This unit will develop learners’ ability to stage a musical event or series of musical events (tour). By evaluating the process involved in staging a musical event and applying the required skills to an area of their own interest, learners will develop strategies for event management and promotion in a variety of areas.

Managing a Music Event Assessment Criteria

  1. Analyse the job roles and responsibilities involved in managing an event, including team structure, management roles and strategy.
  2. Demonstrate their own ability to manage a team towards the realisation of a specific musical event (or series of events).
  3. Evaluate their performance as a manager and team member by critically reviewing the impact of their role and their contribution to the success of the event (or series of events), identifying any areas for improvement.

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Entrepreneurship Pathway

Releases and tours don’t just happen overnight. Our Entrepreneurship pathway enables learners to become the next generation of innovators by taking command of their work and pursuing a career that rewards creativity and business know-how with impressive results.

Learners will demonstrate:

  • Sound business and financial skills
  • Marketing skills
  • Understanding of contracts and copyright
  • Freelance practice
  • Understanding of contextual issues relating to the music business and the wider music industry
  • Further their understanding of the music industry

Unit example: Setting up a Music Business

This unit will identify the key entrepreneurial skills required for a music business startup and how to communicate a new business proposition. Through a comparative skills analysis, learners will establish whether they have the necessary abilities to run their own business and where their personal strengths and weaknesses are. They will identify a market opportunity for a new business and research and evidence a business case to demonstrate its viability.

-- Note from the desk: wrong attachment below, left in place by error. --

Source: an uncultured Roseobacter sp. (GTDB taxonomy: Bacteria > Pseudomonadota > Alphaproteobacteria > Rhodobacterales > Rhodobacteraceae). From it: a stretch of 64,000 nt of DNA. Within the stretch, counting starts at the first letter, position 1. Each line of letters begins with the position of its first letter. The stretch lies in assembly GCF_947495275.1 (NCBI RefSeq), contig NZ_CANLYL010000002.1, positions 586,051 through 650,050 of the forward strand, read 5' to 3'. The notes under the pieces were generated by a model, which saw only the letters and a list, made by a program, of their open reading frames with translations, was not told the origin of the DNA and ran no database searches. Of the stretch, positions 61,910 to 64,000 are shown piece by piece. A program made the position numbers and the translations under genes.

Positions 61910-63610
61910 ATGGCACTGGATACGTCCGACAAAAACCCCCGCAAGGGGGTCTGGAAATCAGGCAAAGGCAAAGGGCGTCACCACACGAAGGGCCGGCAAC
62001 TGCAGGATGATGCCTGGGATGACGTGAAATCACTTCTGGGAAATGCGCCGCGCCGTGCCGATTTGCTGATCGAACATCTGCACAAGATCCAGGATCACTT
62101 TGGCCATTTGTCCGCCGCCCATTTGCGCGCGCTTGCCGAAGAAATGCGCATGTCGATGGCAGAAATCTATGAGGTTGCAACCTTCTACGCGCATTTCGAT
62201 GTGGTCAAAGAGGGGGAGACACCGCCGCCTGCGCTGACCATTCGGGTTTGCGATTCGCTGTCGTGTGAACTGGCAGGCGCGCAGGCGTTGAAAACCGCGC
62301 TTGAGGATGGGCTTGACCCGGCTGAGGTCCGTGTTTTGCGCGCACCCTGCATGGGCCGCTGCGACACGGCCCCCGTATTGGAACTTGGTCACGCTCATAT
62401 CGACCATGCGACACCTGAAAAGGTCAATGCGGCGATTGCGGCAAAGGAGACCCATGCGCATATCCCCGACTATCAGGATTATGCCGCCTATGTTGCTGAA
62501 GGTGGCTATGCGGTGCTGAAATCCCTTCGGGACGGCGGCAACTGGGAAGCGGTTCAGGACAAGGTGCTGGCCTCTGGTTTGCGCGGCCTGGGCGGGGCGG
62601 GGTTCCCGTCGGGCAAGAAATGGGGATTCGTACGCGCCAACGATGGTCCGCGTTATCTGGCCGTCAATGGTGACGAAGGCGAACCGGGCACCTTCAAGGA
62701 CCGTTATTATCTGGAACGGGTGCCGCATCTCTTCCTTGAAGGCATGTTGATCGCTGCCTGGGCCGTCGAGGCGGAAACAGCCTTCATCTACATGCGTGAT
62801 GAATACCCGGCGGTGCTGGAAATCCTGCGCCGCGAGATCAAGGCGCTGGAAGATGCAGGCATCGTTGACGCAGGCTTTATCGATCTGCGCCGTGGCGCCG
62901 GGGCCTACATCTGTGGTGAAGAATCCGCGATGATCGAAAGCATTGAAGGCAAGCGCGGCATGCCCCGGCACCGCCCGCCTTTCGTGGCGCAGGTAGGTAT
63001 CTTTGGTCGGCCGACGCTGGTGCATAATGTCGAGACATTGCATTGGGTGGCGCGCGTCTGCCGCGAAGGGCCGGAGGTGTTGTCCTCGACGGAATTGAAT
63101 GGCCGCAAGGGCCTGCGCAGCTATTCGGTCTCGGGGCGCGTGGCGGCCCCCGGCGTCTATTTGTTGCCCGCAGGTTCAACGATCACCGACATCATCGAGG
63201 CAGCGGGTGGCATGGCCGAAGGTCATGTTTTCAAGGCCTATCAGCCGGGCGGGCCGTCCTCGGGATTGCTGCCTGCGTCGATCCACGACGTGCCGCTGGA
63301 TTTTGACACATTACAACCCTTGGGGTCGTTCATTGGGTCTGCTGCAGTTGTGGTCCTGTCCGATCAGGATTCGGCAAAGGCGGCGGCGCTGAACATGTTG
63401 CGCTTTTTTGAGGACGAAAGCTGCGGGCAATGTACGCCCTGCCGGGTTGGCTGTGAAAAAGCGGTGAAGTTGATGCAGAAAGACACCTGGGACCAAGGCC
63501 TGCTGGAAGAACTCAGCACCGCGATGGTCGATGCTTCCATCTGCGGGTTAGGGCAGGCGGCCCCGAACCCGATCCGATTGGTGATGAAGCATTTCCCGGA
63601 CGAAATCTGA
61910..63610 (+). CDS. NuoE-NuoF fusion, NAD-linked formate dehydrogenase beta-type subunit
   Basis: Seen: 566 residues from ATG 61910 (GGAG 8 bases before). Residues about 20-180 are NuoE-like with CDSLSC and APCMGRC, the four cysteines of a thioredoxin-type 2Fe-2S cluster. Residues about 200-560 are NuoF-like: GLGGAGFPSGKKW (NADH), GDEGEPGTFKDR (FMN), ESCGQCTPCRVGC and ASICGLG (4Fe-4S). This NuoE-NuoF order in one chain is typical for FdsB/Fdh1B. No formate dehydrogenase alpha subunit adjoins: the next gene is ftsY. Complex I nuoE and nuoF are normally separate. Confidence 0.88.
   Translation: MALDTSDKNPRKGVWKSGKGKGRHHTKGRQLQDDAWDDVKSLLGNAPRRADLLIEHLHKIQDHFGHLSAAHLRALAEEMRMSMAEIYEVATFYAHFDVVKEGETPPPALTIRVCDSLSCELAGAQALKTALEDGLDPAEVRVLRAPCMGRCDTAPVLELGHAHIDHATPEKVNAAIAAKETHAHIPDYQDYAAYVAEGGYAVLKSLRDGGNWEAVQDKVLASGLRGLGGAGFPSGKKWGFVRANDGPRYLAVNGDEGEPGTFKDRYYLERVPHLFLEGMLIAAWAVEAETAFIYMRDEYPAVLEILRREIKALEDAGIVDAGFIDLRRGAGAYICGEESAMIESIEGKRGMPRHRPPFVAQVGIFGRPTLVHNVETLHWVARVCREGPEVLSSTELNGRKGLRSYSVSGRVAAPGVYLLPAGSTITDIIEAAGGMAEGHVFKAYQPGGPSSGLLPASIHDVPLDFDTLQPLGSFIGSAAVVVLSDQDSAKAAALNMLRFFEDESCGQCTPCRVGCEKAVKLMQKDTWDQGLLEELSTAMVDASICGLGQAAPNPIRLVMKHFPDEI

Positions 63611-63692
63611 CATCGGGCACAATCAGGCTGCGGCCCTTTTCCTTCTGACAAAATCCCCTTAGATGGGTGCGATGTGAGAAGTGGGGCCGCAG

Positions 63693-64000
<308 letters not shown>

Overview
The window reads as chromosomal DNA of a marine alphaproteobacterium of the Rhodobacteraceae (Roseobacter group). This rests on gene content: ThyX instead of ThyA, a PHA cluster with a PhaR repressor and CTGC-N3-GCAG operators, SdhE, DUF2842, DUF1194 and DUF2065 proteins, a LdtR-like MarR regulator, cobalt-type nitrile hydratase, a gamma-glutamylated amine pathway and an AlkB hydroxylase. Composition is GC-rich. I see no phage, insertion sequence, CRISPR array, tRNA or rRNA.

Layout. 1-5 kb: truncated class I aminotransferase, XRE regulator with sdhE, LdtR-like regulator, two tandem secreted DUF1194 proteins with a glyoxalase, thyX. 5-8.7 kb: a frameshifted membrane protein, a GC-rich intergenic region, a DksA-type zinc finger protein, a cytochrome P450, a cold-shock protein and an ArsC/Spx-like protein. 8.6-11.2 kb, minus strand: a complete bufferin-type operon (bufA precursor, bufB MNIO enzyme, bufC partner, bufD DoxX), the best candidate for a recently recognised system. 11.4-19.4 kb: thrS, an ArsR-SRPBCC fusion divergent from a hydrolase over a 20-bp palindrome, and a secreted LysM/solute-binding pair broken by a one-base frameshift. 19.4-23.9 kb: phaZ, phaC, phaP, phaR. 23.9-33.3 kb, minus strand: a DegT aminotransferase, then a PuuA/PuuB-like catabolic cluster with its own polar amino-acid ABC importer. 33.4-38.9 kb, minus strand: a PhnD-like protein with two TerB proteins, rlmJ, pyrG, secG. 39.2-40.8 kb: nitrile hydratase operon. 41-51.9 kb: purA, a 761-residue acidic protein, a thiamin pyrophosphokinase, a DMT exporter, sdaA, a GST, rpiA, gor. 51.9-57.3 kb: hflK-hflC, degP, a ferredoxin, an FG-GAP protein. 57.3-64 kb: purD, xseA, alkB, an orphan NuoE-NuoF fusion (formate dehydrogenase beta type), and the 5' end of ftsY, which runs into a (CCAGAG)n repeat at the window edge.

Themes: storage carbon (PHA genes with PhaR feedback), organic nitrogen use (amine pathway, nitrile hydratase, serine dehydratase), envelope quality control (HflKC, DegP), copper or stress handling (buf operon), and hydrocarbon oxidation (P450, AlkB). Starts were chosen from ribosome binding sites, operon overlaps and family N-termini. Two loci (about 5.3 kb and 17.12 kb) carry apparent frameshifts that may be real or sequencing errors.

Setting up a Music Business Assessment Criteria

  1. Compile a portfolio that collates a range of evidence on entrepreneurs and business owners, and identifies common traits and characteristics.
  2. Evaluate their own abilities, skills and traits in relation to those identified in above.
  3. Develop a business idea and present the idea with a supporting business plan.
  4. Evaluate learning from the unit by creating a career-focused action plan that highlights how they might apply what they have learned to planning to set up a music business in the future.

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Progression and Support

Learners completing these industry relevant qualifications may go on to further study in Higher Education, there are hundreds of music and associated degree courses available across the UK including 14 Commercial Music degrees, 271 Popular Music and Music Degree programmes and 20 Live Event courses.

Those completing a Level 3 Creative Music Industry qualification may also be able to access apprenticeships such as ‘Live Event Technician’, ‘Live Event Rigger’ or ‘Creative Industries Production Manager’.

Learners may also be able to enter directly in to one or more employment opportunities within the industry such as junior roles in booking agencies, promotion companies, labels, venues or retail, or as an artist, session musician or songwriter.

RSL’s Creative Music Industry qualifications are the latest addition to our suite of technical qualifications covering the contemporary creative industries.

There are similarities in the structure and format of these qualifications and our qualifications Performing Arts or Creative Digital Media, and there is a natural linkage in that all the qualifications encourage collegiate working across disparate subjects. However, the Creative Music Industry qualifications are unique in their focus on diverse aspects of the current music industry from performance and songwriting through to marketing, promotion and production.

Prospective learners seeking to gain knowledge and skills in the Creative Music Industry sector through undertaking an RSL qualification could also consider an apprenticeship, traineeship or an alternative qualification when deciding on their pathway into the industry.

Amongst others, RSL’s Creative Music Industry qualifications were designed with input from a range of individuals with considerable experience in diverse areas of the music industry including positions such as artist manager, label owner, producer, performer, educator, studio engineer and company director.

Education institutions contributing to and supporting these qualifications include BIMM, Access Creative College, MAS Records (Kidderminster College), SEMM.